Here’s how I configured a VirtualBox VM to use a physical Windows drive on my Linux workstation.
I use VirtualBox frequently to create virtual machines for testing new versions of Fedora, new application programs, and lots of administrative tools like Ansible. I have even used VirtualBox to test the creation of a Windows guest host.
From our partners:
Never have I ever used Windows as my primary operating system on any of my personal computers or even in a VM to perform some obscure task that cannot be done with Linux. I do, however, volunteer for an organization that uses one financial program that requires Windows. This program runs on the office manager’s computer on Windows 10 Pro, which came preinstalled.
This financial application is not special, and a better Linux program could easily replace it, but I’ve found that many accountants and treasurers are extremely reluctant to make changes, so I’ve not yet been able to convince those in our organization to migrate.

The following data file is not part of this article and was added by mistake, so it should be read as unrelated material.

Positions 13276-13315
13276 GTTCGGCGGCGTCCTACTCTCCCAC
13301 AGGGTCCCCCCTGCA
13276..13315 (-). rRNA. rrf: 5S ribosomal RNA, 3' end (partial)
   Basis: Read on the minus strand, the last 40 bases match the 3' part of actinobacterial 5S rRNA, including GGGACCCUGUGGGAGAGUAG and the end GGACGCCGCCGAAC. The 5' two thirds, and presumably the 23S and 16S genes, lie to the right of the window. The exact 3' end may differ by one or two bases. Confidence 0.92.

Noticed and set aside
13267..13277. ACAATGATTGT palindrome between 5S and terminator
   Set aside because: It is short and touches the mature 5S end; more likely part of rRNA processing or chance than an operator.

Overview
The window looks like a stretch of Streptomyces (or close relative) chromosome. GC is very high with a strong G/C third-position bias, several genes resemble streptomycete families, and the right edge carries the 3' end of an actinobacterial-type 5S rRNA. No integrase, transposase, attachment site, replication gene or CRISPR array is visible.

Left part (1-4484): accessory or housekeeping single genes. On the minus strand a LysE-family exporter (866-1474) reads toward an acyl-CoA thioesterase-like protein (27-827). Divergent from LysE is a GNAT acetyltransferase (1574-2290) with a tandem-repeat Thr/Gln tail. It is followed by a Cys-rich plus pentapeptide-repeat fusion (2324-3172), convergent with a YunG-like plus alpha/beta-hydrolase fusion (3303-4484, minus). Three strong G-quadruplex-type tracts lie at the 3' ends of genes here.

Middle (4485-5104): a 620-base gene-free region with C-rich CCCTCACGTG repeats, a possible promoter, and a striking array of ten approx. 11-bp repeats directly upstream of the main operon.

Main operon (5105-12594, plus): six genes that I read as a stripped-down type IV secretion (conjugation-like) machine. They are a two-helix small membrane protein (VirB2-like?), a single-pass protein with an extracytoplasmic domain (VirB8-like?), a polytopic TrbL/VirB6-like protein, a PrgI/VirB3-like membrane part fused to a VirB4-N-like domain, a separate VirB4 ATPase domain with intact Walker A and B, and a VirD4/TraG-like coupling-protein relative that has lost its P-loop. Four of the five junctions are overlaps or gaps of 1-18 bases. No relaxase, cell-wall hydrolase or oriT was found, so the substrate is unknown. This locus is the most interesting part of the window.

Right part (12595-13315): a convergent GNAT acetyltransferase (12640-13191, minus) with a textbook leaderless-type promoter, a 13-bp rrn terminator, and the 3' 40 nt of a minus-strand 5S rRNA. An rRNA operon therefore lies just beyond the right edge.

This set of circumstances, along with a recent security scare, made it highly desirable to convert the host running Windows to Fedora and to run Windows and the accounting program in a VM on that host.
It is important to understand that I have an extreme dislike for Windows for multiple reasons. The primary ones that apply to this case are that I would hate to pay for another Windows license – Windows 10 Pro costs about $200 – to install it on a new VM. Also, Windows 10 requires enough information when setting it up on a new system or after an installation to enable crackers to steal one’s identity, should the Microsoft database be breached. No one should need to provide their name, phone number, and birth date in order to register software.